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DiversityNursing Blog

As demand for nurses increases, so too does the requirement for more education and training

Posted by Alycia Sullivan

Wed, Jun 05, 2013 @ 10:21 AM

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By Karren L. Johnson

After a nearly 15-year journey — which included raising three children and working full time as a registered nurse -- Terra Brown of Susquehanna Township is just months away from completing her bachelor’s of science degree in nursing.

“It took a lot of hard work but it was worth it,” said the 42-year-old Brown, who works at Penn State Hershey Heart and Vascular Institute in Lower Paxton Township and entered the nursing field with an associate’s degree. “It feels good to know I improved both my knowledge and myself.”

Brown said she wants to teach other nurses and plans to go on to earn a master’s in nursing.

According to a recent survey by the American Association of Colleges of Nursing, Brown isn't alone in her pursuit to further her nursing education. The number of students enrolled in baccalaureate degree completion programs — also known as RN to BSN programs — increased by 13.4 percent from 2010 to 2011, the study found. Master’s programs reported a 7.6 percent jump in enrollments in 2011.

For current nurses and those looking to enter the field, the future looks bright. A 26 percent increase in the demand for new nurses is expected between 2010 and 2020, equating to 711,900 new jobs, according to the U.S. Bureau of Labor Statistics.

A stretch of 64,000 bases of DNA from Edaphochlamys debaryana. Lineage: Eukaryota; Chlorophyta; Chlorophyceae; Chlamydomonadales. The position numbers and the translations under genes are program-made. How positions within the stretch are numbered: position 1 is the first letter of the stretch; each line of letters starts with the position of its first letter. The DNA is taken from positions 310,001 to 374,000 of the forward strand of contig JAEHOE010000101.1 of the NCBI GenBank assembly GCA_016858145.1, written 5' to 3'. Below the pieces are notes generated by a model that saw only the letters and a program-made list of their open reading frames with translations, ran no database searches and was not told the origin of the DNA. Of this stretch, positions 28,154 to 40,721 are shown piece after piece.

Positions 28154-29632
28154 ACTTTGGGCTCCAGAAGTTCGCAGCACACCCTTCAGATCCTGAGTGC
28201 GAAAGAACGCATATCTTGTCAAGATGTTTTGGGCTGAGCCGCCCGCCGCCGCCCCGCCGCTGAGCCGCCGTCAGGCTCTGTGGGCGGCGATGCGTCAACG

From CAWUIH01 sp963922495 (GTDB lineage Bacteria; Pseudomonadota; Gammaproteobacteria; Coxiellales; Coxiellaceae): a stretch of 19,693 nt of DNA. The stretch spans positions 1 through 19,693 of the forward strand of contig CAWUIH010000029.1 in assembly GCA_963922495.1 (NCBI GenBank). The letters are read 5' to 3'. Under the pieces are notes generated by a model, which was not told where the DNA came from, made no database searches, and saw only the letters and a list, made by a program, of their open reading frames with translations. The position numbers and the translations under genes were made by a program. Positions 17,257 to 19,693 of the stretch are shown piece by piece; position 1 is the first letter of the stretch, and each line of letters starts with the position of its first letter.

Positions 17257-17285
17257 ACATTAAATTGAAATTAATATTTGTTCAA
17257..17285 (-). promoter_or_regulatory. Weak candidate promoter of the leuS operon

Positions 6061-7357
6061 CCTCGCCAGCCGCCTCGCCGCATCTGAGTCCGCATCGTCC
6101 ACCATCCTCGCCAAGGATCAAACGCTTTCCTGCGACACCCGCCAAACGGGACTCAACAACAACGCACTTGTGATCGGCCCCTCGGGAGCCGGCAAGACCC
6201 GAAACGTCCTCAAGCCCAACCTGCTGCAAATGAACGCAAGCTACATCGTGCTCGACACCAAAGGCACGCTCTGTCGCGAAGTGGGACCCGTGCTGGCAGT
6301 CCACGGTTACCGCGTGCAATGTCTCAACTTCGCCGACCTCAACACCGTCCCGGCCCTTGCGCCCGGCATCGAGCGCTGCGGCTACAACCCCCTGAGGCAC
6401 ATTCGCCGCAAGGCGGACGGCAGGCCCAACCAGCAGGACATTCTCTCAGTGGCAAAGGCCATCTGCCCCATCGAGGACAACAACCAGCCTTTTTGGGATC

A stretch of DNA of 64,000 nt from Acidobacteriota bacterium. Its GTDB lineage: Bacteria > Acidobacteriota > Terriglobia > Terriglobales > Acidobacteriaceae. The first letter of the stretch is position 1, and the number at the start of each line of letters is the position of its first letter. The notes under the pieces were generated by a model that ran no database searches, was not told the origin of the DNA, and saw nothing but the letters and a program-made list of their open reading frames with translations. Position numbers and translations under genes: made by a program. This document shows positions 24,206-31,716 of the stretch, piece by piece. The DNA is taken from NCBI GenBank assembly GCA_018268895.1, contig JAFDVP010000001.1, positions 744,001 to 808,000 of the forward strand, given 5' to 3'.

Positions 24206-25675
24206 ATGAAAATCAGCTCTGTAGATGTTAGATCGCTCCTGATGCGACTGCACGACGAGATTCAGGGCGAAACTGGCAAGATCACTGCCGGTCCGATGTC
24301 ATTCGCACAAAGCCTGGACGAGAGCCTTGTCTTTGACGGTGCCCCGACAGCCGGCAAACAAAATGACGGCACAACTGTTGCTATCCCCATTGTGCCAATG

“A driving force behind this increase in BSN enrollment is the Institute of Medicine’s “The Future of Nursing” report that calls for the number of nurses who hold BSNs to increase to 80 percent by 2020,” said Betsy Snook, a registered nurse and the CEO of the Pennsylvania State Nursing Association.

“To meet this goal, which will help meet the needs of our growing population and more complex health care environment, there has been a trend among hospitals to require nurses to complete a BSN degree or higher,” Snook said.

While this goal does take a certain amount of initiative from nurses, it isn’t on them alone to achieve, Snook said. It also requires the support from employers and organizations such as PSNA, as well as education institutions, to help nurses achieve a higher level of education and training.

A choice to advance

Armed with a BSN from York College of Pennsylvania, Patricia Himes was excited to begin providing care to people. She joined the staff of a local hospital where she worked as a charge nurse for about six years. While she loved her job, she found herself curious about opportunities for growth.

“I’ve always had an urge to learn more and do more,” said Himes, who had heard there was a growing need for certified nurse practitioners.

As a result, she went back to school while working full time, receiving a master’s degree and her nurse practitioner training from Widener University’s Harrisburg campus.

“We are seeing a very large growth in nurses seeking advanced degrees, particularly as nurse practitioners,” said Geraldine M. Budd, assistant dean in Widener University School of Nursing’s Harrisburg campus. Budd said nurse practitioners provide most of the same services as physicians, making them especially important for practices and hospitals in disadvantaged areas without many physicians.

For now, Himes wants to just continue her overall growth and development while working for PinnacleHealth FamilyCare in Lower Paxton Township. But she said she definitely sees herself getting a doctor of nursing practice down in the future.

Nurses who do get additional training will find themselves in demand.

“With many of the highest trained nurses in the teaching arena reaching retirement age, there is also going to be a real need for qualified nurses to step into roles as nurse educators,” Budd adds.

Enhanced educational programs

Among the BSN to RN programs seeing a surge in enrollment is the one offered by Penn State Harrisburg. The school has seen enrollment increase by 25 percent between 2011 and 2012, said Melissa Snyder, coordinator for the nursing bachelor’s program.